Unionists threaten 'siege of Ulster'
Tuesday 09 July 1996
The Ulster Unionists said last night that because of the stand-off between Orange Order supporters and the Royal Ulster Constabulary at Drumcree, near Portadown, Co Armagh, they would not be fielding a team at the Stormont talks.
The Ulster Unionist leader, David Trimble, pledged: "We are not closing the doors by any means." His party colleague, the Rev Martin Smyth, a Grand Master of the Orange Order, added: "I don't believe we should be having the requiem mass for them [the peace talks] at this stage."
Democratic Unionist Party leader, Rev Ian Paisley, told crowds of protesters at Drumcree that he and Mr Trimble would meet the Prime Minister, John Major, tomorrow. A Downing Street spokesman said: "A request has been made to see the Prime Minister, which is under consideration."
The boycott of today's talks was announced after a day of ugly scenes as Orangemen stepped up their protest at not being allowed to march through a Catholic area in Drumcree.
Demonstrators closed the international airport at Aldergrove, just outside Belfast, by blocking its access roads.
Roads were also blocked at Bangor, Ballymena, Londonderry, Garvagh, Coleraine and throughout Belfast. The RUC was yesterday advising motorists not to travel unless the journey was absolutely necessary.
Last night, up to 2,000 police officers faced several thousand angry loyalists in Co Armagh.
By nightfall the arrest tally had reached 22, mainly for public order offences. A 19-year-old masked man was arrested on the outskirts of Portadown carrying a crossbow as he attempted to hijack a lorry. A crate of petrol bombs was found nearby.
Mr Trimble accused officers of "deliberate provocation" after they fired plastic bullets at loyalists as soldiers set up a concrete and barbed wire barricade on the Drumcree Road leading into the Catholic area of Garvaghy Road.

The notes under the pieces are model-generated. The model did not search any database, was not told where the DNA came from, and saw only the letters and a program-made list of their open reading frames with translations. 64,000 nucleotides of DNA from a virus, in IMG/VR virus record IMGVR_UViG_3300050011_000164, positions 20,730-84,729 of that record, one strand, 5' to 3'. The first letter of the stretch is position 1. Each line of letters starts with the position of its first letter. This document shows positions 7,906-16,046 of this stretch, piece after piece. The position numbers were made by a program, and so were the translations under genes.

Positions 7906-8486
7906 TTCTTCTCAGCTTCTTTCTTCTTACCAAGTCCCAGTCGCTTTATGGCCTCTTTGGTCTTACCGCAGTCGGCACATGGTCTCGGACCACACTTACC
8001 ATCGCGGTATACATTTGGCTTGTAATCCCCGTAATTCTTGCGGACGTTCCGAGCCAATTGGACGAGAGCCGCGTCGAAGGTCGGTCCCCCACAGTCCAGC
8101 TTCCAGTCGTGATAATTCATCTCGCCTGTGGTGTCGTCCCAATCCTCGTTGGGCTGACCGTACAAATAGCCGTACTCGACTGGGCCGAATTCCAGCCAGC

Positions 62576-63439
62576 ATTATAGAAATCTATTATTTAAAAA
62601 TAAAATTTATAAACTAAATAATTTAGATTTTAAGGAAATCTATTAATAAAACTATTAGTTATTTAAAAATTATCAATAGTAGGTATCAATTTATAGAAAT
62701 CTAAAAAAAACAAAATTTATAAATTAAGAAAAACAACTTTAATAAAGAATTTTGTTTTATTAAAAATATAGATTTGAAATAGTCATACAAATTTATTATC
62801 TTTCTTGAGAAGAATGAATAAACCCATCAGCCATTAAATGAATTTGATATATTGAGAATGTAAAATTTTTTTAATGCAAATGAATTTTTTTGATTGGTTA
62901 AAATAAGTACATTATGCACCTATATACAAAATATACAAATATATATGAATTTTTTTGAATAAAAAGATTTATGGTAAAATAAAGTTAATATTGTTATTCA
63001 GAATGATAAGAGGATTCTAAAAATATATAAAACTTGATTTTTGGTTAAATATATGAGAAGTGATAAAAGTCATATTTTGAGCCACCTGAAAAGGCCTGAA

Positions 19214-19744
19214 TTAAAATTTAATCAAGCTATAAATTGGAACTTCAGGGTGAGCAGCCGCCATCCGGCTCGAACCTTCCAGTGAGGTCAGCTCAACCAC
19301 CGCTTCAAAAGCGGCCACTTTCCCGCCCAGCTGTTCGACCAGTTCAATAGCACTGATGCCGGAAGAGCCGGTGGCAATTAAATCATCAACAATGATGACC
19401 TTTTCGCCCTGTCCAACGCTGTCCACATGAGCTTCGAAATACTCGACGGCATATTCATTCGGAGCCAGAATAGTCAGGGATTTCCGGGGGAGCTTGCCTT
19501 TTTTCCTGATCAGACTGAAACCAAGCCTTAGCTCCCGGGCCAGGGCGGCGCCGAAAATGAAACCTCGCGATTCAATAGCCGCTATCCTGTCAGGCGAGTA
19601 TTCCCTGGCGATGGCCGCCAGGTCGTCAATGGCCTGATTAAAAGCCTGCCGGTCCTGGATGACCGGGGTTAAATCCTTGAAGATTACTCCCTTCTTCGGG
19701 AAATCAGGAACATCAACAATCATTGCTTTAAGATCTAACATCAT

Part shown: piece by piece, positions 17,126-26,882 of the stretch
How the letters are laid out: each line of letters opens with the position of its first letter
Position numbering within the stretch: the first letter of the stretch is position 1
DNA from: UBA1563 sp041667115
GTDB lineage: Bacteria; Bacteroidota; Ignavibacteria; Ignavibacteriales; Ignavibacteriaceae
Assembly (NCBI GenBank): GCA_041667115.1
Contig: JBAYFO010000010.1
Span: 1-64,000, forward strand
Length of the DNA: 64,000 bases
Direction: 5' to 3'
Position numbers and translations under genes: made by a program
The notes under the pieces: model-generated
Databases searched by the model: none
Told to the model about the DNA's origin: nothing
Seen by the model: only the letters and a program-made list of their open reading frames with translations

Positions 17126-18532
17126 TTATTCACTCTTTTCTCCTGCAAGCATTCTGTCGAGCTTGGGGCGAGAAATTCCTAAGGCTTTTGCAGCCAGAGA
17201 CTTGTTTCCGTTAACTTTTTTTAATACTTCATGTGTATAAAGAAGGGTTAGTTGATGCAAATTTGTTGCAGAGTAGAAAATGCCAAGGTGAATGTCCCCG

Numerous parades across the province took place in sympathy with the Orangemen at Drumcree, including one, accompanied by bands, through the centre of Portadown.
Loyalists hope that at least 300,000 people will show their solidarity in a protest in Drumcree on 12 July, the anniversary of the Battle of the Boyne.
Last night, the numbers of people at the site of the barred march at Drumcree swelled assympathisers flooded in from all over the province.
The district Orange leader, Harold Gracey, warned: "We have our contingency plans. I think the province is going to erupt," he added. "This is not just the siege of Drumcree but the siege of Ulster."
Within the 5,000-strong Catholic community, the feeling was of "resolute determination" not to allow the Orangemen have their way again.
Breandan MacCionnaith of the Garvaghy Road Residents Association said: "We have had two days of violence and there is no sign of the Unionist leaders trying to control their people."
Another Catholic leader warned that it seemed too late for any compromises to be made. "Things have gone too far," he said.
Last night the focal point of the stand-off was generally peaceful. Orange Order members who had been at the roadblock all day were replaced by members of lodges from different parts of the province as darkness fell. The demonstrators maintained a constant drumbeat.
The RUC said up to 70 roads in the province had been blocked by demonstrators.
Police said it was too early to link the murder of a Catholic man near Lurgan, a few miles from Portadown, with the sectarian disturbances in the town.
Part-time taxi-driver Michael McGoldrick, 31, from Lurgan, was found with head injuries yesterday morning.
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